Sunday, May 31, 2009

Like A Rhythmic Fate Sublime

In the final stanza of the prologue to the Rhyme of the Dutchess May, Elizabeth Barrett Browning explains exactly what she is doing with the rhymic interlude in the midst of each stanza. This is a longish poem, and the short line, "Toll slowly," disrupts the otherwise standard rhythm of all 112 verses.

The scene is that she is reading a very sad tale, a tale of death, in a churchyard, while the church bell continuously tolls for a funeral. As Browning explains in the prologue, "The solemn knell fell in with the tale of life and sin, like a rhythmic fate sublime."

So, as we read the whole poem, and as we continually hear the words "Toll slowly" in the middle of each stanza, we hear the tolling of the funeral bell. The funeral sounds permeate the poem, "like a rhythmic fate sublime."

The Cambridge Edition of Elizabeth Barrett Browning's poems contains the following note right before the poem: "Despite the irritating iteration of the refrain Toll slowly--which most people omit in reading--the 'Rhyme of the Duchess May' has generally been accounted much the best of Mrs. Browning's longer ballads." Iritating iteration? Yes! But it is meant to be irritating, it is the constant breaking in of death on our thoughts as we read, it is death refusing to be ignored. It is the tolling of the inevitable toward which the poem is rushing us. Thus the word "slowly" doesn't only describe the bell, it pleads with it: "Please toll slowly, don't rush us to the funeral." The words must not be omitted. Or at the very least they could perhaps be replaced with the slow tolling of a churchbell. But that would be quite as irritating.

I will post only the prologue, though the whole poem is intensely beautiful.

Elizabeth Barrett Browning

To the belfry, one by one, went the ringers from the sun,
Toll slowly,
And the oldest ringer said, 'Ours is music for the dead
When the rebecks are all done.'

Six abeles i' the chruchyard grow on the north side in a row,
Toll slowly,
And the shadows of their tops rock across the little slopes
Of the grassy graves below.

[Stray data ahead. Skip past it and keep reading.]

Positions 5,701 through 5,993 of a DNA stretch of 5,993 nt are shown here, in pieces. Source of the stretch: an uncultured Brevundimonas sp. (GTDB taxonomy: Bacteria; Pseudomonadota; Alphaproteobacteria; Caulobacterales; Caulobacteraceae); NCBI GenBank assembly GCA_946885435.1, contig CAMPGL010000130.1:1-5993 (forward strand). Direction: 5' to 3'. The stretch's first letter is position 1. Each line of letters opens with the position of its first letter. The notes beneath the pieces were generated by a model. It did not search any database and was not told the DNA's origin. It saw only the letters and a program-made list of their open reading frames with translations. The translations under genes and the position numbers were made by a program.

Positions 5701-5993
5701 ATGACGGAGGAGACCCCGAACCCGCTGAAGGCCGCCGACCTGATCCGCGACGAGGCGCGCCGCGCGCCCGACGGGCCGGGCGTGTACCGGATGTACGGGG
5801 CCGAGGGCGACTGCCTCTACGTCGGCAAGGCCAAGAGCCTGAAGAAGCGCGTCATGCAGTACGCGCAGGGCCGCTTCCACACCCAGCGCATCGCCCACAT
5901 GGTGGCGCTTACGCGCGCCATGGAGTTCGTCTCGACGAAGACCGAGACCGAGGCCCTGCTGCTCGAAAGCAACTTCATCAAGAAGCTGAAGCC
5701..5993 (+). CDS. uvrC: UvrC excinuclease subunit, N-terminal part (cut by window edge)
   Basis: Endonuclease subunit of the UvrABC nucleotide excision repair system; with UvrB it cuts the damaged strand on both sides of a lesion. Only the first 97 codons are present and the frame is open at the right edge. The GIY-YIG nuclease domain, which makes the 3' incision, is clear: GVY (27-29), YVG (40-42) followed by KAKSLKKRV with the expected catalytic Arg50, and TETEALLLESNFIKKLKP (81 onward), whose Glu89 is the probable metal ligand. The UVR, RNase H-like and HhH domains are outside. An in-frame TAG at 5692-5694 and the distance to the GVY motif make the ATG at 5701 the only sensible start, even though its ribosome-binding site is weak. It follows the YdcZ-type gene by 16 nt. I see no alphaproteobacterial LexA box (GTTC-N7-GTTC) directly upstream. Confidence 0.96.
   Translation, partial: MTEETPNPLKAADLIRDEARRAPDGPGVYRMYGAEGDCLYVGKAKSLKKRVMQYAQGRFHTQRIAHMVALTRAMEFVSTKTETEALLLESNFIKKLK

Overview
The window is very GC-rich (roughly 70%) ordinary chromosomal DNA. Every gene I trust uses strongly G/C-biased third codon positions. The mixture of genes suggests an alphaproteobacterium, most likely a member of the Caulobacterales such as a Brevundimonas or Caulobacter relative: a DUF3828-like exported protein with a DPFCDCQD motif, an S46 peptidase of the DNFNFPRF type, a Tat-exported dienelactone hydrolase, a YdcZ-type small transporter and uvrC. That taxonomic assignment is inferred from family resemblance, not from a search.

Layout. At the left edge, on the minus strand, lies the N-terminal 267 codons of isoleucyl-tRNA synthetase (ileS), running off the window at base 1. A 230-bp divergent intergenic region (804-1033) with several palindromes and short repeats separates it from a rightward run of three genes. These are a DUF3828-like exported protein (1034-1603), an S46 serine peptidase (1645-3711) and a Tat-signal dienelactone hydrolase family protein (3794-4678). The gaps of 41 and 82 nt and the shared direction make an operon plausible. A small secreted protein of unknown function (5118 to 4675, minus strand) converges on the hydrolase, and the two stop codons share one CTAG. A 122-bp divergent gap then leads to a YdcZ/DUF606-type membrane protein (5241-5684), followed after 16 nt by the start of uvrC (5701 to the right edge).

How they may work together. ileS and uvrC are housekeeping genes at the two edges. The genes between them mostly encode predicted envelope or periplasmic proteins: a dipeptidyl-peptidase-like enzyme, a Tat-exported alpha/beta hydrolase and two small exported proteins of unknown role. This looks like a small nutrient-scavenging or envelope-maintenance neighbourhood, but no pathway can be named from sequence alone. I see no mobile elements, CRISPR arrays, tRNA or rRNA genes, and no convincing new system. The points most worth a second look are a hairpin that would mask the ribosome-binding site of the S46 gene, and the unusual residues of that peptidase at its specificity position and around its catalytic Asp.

On the south side and the west a small river runs in haste,
Toll slowly,
And, between the river flowing and the fair green trees a-growing,
Do the dead lie at their rest.

On the east I sate that day, up against a willow gray:
Toll slowly,
Through the rain of willow-branches I could see the low hill-ranges
And the river on its way.

There I sate beneath that tree, and the bell tolled solemnly,
Toll slowly,
While the trees' and river's voices flowed between the solemn noises,--
Yet death seemed more loud to me.

There I read this ancient rhyme while the bell did all the time
Toll slowly,
And the solemn knell fell in with the tale of life and sin,
Like a rhythmic fate sublime.


John W. May said...

Those two last lines are amazing. It does seem the poet's intention was to have us pulled into the scene of an ancient churchyard where the funeral bell was constantly calling, constantly reminding us of that inevitable fate. I like that Browning tells how it even consumed her thoughts: "Yet death seemed more loud to me" ...

Great read. Thank you for the post.

John W. May said...

You seem to know a lot about this particular poet. She's definately one of my favorite female poets.

In fact, I like her so much that she's the only one whose works I have downloaded to my palm pilot!

Doug P. Baker said...

Yes, John, I know rather a lot about the wife who overshadows Robert Browning. But what I know only serves to raise many, many more questions that I would like answers to. Some of them may eventually be answered, most will not, at least until I can ask her in person.

But the main goal (for me) is never to know a lot about a poet; it is only to know what I need to gain enjoyment of the poems.

The poetry itself must speak, but sometimes a little biography of the author helps us in translation. Often it does. Especially with special cases such as Christina Rossetti. Or William Cowper. Or Charles Williams.

But my interest (it is not the only worthwhile interest, but it is the only interest I have) is to know enough about the poet to put a context around the sounds that I hear in the poem.

However, I confess, the better-than-fiction love story of Robert and Elizabeth Browning has captured my interest more than I would have expected. It has all the elements: impossibility, illness, unexpected adoration, a hostile father, impending old age, public proclamation, glorious public visibility of an impossible and forbidden love, escape, and a happily-ever-after. It is better than fiction could have devised!

HOWEVER, most of my adoration of EBB is in her being a role model and friend to Christina Georgina Rossetti. Elizabeth Barrett Browning is a glory in her own right. But her mentorship of a young poet who would eventually overshadow her as much as she overshadowed her husband holds my attention.

And this all reminds me, I must sometime post something from her husband, for Robert Browning was a great poet, blessed to be the husband of Elizabeth, and cursed (as far as eternal fame is concerned) to publish contemporaneously with her. But I think he knew what he was giving up when he wooed the greatest poet of his generation.